By Michael Lewis Editor

NEW YORK — If you were expecting any new revelations from the North American Soccer League’s request for a reversal of an earlier decision in appellate court Friday, you would have been disappointed.

Both sides gave familiar arguments in the appeal hearing of the league’s bid to obtain a preliminary injunction against the U.S. Soccer Federation that rescinded its Division II status, in the U.S. Court of Appeals for the Second Circuit.

The NASL wants to overturn a ruling by Judge Margo K. Brodie in the U.S. District Court in the Eastern District of New York in November so it could continue as a Division II league in 2018. If not, the NASL claims it will go out of business.

It was not immediately known when the court would issue a ruling, although since this was an expedited hearing, as requested by the NASL, it would not be surprising if one is filed prior to Christmas.

Both sides had 10 minutes to state their cases in Courtroom 1703 at the Thurgood Marshall US Courthouse in Manhattan.

Judge Denny Chin was the most interested of the three judges, asking the majority of questions. Barrington D. Parker and Richard C. Wesley were the other judges.

Attorney Jeffrey Kessler, representing the NASL, reiterated his argument from the first hearing, that the league would suffer “the most extreme form of irreparable harm” if a preliminary injunction was not granted.

Gregory Garre, the lead USSF attorney who is a partner with Latham & Watkins, later responded, saying that it “makes no sense.”

“U.S. Soccer has gone out of its way seven of the last eight seasons to give them waivers,” he added, referring to the Division II standards.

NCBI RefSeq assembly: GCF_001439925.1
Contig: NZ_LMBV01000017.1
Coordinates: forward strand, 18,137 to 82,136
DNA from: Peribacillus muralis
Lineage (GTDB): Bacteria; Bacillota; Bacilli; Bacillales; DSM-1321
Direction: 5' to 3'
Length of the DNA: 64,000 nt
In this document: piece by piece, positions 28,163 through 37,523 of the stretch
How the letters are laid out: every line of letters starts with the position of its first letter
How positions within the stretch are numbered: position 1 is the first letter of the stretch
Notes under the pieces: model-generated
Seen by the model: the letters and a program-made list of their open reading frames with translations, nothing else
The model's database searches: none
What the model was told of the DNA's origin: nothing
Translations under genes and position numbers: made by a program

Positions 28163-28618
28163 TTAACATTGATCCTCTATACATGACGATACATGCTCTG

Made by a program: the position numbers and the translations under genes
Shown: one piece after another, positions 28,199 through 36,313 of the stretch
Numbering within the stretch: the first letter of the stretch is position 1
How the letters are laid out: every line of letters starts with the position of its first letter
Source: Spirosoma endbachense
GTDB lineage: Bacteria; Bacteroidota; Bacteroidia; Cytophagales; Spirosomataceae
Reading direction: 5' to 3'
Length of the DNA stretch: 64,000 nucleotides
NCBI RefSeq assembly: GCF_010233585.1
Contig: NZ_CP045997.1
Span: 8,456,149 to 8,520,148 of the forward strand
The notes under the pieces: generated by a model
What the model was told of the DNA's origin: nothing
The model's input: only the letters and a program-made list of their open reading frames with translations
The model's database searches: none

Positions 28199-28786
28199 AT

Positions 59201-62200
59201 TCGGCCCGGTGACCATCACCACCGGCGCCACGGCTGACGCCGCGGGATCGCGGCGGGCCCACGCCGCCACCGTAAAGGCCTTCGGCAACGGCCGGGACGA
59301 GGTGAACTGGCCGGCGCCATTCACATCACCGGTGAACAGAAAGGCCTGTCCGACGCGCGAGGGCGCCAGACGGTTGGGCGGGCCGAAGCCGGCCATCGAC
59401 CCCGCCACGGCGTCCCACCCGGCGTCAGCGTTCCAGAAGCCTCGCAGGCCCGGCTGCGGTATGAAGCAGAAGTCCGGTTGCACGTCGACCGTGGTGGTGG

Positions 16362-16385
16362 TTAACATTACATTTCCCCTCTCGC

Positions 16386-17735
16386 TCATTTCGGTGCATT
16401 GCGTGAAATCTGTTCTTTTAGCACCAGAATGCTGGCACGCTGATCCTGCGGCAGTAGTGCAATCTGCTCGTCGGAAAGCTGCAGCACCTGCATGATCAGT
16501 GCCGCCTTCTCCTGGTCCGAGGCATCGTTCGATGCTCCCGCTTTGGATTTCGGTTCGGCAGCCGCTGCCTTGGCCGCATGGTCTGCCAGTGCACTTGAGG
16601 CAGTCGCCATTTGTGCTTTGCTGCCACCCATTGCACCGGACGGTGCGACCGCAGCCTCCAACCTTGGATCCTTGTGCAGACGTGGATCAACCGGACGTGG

“There was no way to try to drive the NASL out of business.”

As he did in the original hearing, Kessler, co-executive chairman of Winston & Strawn LLP, claimed there was a conflict of interest between Major League Soccer, Soccer United Marketing, MLS’s marketing arm and the federation.

Without a discovery process, it would be a difficult thing to prove.

During his rebuttal toward the end of the hearing, Kessler cited a quote from MLS commissioner Don Garber two days ago that “hundreds of millions of dollars go to MLS, USSF from SUM.”

Chin asked whether the quote was on the record, whether in the papers that the NASL filed. Kessler replied no.

Later, Garre argued otherwise. “No money flowed MLS to the USSF under this agreement,” he said.

Chin noted that that the federation was being “fairly lenient” over the years with its NASL sanctioning, adding that the United Soccer League had grown to nearly 30 teams.

“They got more waivers,” Kessler replied. “In the beginning these standards were entrenched to help MLS.”

Chin later stated: “You’re asking us to rewrite the standards.”

To which Kessler responded: “If they do the same waivers [for the NASL], we continue. We get to survive. Otherwise, we get driven out of existence.”

He added: “Let the consumers decide if a league with five or eight teams isn’t good enough.”